follow Dictionary.com

Is irregardless a word?

macaroni

or maccaroni

[mak-uh-roh-nee] /ˌmæk əˈroʊ ni/
noun, plural macaronis, macaronies for 2.
1.
small, tubular pasta prepared from wheat flour.
2.
an English dandy of the 18th century who affected Continental mannerisms, clothes, etc.
Origin of macaroni
1590-1600
1590-1600; earlier maccaroni < dialectal Italian, plural of maccarone (Italian maccherone). See macaroon
Dictionary.com Unabridged
Based on the Random House Dictionary, © Random House, Inc. 2015.
Cite This Source
Examples from the Web for macaroni
Contemporary Examples
Historical Examples
  • Their midday dinner begins with either soup or macaroni (minestra or minestra ascuitta).

    Rome Mildred Anna Rosalie Tuker
  • Serve in a hot dish, with a border of boiled rice or macaroni.

    The Skilful Cook Mary Harrison
  • The man is not dressed as a rider, but is wearing the costume in the picture—i.e. that of a macaroni!

    Animal Ghosts Elliott O'Donnell
  • Put a layer of macaroni in the bottom of a greased pie-dish.

    The Skilful Cook Mary Harrison
  • It was not, however, ventured on; and the nondescript animal was still confined to the windows of “the macaroni print shops.”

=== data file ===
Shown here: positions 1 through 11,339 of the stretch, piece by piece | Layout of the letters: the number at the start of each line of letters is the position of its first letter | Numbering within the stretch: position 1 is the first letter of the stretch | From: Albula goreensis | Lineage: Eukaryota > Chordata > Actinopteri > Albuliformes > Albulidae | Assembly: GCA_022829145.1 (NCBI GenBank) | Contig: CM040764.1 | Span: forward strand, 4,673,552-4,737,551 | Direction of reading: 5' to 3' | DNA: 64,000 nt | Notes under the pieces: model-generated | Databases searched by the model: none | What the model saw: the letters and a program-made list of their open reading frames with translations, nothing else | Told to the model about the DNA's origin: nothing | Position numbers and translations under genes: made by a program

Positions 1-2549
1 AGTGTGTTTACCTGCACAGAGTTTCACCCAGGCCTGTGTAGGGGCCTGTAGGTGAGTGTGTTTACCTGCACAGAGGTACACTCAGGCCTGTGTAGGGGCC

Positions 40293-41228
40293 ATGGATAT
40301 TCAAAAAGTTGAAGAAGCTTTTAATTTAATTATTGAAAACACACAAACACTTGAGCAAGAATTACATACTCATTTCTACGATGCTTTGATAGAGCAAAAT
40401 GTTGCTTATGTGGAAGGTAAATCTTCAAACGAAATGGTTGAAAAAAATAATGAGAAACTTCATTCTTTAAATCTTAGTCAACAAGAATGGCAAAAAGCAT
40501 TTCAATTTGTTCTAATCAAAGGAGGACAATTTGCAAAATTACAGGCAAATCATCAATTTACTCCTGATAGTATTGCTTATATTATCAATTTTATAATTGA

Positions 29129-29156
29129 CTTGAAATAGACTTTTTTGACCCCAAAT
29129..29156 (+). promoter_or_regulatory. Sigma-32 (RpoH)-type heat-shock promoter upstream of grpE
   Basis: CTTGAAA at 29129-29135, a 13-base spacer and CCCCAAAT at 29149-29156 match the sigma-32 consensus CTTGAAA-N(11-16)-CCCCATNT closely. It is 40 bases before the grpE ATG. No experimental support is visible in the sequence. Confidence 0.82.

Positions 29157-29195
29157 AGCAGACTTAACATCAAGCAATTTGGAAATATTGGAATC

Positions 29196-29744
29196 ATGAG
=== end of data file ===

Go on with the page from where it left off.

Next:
British Dictionary definitions for macaroni

macaroni

/ˌmækəˈrəʊnɪ/
noun (pl) -nis, -nies
1.
pasta tubes made from wheat flour
2.
(in 18th-century Britain) a dandy who affected foreign manners and style
Word Origin
C16: from Italian (Neapolitan dialect) maccarone, probably from Greek makaria food made from barley
Collins English Dictionary - Complete & Unabridged 2012 Digital Edition
© William Collins Sons & Co. Ltd. 1979, 1986 © HarperCollins
Publishers 1998, 2000, 2003, 2005, 2006, 2007, 2009, 2012
Cite This Source
Word Origin and History for macaroni
n.

"tube-shaped food made of dried wheaten paste" [Klein], 1590s, from southern Italian dialectal maccaroni (Italian maccheroni), plural of maccarone, name for a kind of pasty food, possibly from maccare "bruise, batter, crush," of unknown origin, or from late Greek makaria "food made from barley."

Used after c.1764 to mean "fop, dandy" (e.g. "Yankee Doodle") because it was an exotic dish at a time when certain young men who had traveled the continent were affecting French and Italian fashions and accents. There is said to have been a Macaroni Club in Britain, which was the immediate source of the term.

Online Etymology Dictionary, © 2010 Douglas Harper
Cite This Source
Slang definitions & phrases for macaroni

macaroni

noun

  1. Sawdust (1940s+ Loggers)
  2. gangster; mafioso: The macaronis are shooting each other (1980s+)

[macaroni, ''an Italian,'' is found by 1845]

The Dictionary of American Slang, Fourth Edition by Barbara Ann Kipfer, PhD. and Robert L. Chapman, Ph.D.
Copyright (C) 2007 by HarperCollins Publishers.
Cite This Source

Word of the Day

Difficulty index for macaroni

Some English speakers likely know this word

Word Value for macaroni

12
15
Scrabble Words With Friends

Nearby words for macaroni